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In looking over the anthologies of poetry on the shelves of any well-equipped public library, one thinks of the rats that followed the Pied Piper. There are war poems, love poems, sad poems, funny poems, old poems, new poems, child poems, college poems, poems of the city, poems of the country-anthologies by tens and dozens. In the latest additions to these we take particular pride, for they represent the verse of our own age.
Modern poetry is worth being proud of for at least two reasons. First, it appeals to many different types of people. Whether one is looking for poems that are heroic, fanciful, humorous, or thoughtful-poems on any subject from the steel industry to the immortality of the soul-poems of the loftiest imagination or the tenderest human interest—he will find his desires gratified. In no other period of English literature has poetry been so varied, so like an elaborate prism which flashes new beauty to each eye. For never before has it refracted the light of so many and such different personalities. It has been said that every one can write at least one good poem; and nowadays he can usually get it published. The name of our young poets is Legion. Moreover, many of our poets, even the best-known ones, have wide interests besides their poetry. They may be newpaper men, lawyers, college professors, army officers, social workers. The great emotional stimulus of the war drove vigorous, practical men and women of all ages and occupations to the discovery that poetry might be a solace and joy not only to the student or visionary, but to the average person.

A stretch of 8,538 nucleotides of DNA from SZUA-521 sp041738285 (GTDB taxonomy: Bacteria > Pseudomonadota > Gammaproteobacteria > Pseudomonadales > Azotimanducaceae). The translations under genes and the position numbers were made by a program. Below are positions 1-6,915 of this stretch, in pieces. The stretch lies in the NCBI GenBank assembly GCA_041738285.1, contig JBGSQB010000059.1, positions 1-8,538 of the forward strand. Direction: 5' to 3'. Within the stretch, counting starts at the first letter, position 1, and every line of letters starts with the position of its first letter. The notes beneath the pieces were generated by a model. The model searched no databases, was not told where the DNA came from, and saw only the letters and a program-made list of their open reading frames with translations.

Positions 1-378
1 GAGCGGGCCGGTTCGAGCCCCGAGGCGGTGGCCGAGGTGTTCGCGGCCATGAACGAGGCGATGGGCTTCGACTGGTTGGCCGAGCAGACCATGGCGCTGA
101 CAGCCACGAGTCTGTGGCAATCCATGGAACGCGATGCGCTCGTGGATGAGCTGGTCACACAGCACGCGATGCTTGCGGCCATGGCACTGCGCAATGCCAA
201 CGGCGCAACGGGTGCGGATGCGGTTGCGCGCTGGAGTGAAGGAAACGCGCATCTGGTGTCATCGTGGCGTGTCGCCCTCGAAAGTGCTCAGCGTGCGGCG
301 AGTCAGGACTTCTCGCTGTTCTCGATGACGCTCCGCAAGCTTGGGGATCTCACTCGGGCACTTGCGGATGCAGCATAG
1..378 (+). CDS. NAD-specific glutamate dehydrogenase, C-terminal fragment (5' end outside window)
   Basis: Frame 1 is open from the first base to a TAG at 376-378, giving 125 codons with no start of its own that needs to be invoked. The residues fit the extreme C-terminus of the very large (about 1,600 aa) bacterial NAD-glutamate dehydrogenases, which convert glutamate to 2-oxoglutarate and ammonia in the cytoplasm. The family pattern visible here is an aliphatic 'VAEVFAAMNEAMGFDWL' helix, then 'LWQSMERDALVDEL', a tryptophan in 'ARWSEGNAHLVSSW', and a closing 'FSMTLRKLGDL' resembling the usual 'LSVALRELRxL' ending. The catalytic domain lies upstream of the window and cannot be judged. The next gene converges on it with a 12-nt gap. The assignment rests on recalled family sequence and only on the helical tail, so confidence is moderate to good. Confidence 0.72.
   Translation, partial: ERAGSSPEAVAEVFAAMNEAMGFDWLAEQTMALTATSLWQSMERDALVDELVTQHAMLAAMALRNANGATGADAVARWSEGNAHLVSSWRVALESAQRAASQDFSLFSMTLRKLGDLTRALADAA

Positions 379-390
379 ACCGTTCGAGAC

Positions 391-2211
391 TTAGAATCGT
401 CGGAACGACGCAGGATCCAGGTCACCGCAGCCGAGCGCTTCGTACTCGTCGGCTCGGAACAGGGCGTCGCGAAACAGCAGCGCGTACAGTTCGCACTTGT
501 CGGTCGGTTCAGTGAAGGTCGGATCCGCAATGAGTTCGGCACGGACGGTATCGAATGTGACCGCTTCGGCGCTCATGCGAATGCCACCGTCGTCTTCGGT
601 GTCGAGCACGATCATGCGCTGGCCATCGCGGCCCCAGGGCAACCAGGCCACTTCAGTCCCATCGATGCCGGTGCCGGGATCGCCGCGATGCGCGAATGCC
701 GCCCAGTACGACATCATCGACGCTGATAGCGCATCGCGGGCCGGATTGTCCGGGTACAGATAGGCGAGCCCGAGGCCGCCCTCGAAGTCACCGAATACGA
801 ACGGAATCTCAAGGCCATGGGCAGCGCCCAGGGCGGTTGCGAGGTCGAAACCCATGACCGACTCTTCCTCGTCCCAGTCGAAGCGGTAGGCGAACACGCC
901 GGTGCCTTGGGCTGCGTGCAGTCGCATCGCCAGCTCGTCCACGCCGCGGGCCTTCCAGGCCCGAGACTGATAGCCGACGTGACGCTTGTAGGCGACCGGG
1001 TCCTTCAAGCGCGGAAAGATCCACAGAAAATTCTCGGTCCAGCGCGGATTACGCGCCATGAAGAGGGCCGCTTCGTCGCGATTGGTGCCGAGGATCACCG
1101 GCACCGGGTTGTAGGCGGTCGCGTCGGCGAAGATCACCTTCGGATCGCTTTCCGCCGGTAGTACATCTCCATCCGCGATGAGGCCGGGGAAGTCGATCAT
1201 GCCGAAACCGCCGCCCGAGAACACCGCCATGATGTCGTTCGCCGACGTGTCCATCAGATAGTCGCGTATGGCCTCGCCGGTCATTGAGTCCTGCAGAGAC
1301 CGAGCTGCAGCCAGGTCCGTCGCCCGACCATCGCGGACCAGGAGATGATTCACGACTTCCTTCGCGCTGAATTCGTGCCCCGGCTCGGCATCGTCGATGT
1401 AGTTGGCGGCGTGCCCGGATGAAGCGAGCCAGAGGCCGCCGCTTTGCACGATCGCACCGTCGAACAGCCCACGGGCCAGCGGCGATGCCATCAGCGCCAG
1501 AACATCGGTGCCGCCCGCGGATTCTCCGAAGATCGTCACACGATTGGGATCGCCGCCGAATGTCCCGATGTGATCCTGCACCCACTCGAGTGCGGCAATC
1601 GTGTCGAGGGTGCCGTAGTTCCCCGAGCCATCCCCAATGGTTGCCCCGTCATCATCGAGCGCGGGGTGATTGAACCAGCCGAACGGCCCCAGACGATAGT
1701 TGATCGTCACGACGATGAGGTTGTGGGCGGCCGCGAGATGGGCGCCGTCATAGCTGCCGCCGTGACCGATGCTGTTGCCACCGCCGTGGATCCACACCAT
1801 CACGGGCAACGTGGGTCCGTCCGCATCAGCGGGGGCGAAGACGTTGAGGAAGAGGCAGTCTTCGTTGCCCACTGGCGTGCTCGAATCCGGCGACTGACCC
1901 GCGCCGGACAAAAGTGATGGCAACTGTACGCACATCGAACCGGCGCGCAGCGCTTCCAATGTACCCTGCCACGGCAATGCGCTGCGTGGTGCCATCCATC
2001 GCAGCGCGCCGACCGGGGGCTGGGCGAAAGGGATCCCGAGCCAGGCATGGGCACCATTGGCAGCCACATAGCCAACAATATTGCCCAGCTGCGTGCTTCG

The technique of modern poetry is no less free, novel and